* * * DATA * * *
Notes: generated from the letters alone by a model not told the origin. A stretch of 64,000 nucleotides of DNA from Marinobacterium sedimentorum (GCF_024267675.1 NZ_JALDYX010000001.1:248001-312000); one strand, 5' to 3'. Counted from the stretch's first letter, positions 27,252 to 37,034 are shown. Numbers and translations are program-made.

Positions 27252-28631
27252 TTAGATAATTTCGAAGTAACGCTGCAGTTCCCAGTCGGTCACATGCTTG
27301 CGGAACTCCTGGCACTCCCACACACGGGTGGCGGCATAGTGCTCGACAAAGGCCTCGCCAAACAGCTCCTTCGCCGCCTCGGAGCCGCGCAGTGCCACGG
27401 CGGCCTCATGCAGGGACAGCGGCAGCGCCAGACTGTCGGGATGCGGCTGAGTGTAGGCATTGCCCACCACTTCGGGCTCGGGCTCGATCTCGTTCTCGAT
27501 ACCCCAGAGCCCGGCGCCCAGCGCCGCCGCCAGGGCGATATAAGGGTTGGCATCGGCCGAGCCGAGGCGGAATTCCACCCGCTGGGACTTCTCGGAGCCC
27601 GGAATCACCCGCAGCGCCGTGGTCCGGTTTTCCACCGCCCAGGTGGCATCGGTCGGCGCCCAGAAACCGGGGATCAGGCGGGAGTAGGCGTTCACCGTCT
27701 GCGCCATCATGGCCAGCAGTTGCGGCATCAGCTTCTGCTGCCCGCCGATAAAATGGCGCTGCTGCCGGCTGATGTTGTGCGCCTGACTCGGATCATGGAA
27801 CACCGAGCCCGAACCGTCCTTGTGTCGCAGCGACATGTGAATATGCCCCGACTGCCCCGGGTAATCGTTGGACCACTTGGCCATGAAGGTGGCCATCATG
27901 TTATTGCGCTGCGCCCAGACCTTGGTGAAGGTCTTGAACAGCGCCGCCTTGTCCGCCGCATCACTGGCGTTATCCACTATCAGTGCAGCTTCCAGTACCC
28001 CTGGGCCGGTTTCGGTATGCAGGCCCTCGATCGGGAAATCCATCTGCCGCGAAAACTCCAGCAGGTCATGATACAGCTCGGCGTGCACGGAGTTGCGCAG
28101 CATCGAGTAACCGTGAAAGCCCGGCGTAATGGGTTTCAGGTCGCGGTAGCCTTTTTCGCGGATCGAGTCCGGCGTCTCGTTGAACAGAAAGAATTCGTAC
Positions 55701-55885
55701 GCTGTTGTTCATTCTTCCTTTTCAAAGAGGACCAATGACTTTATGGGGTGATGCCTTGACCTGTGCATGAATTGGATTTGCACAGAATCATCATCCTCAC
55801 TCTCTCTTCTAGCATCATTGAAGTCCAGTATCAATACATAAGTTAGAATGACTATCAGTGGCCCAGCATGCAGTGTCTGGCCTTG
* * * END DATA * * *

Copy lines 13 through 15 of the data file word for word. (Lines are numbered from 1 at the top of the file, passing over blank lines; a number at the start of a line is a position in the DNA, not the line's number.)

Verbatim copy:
Positions 55701-55885
55701 GCTGTTGTTCATTCTTCCTTTTCAAAGAGGACCAATGACTTTATGGGGTGATGCCTTGACCTGTGCATGAATTGGATTTGCACAGAATCATCATCCTCAC
55801 TCTCTCTTCTAGCATCATTGAAGTCCAGTATCAATACATAAGTTAGAATGACTATCAGTGGCCCAGCATGCAGTGTCTGGCCTTG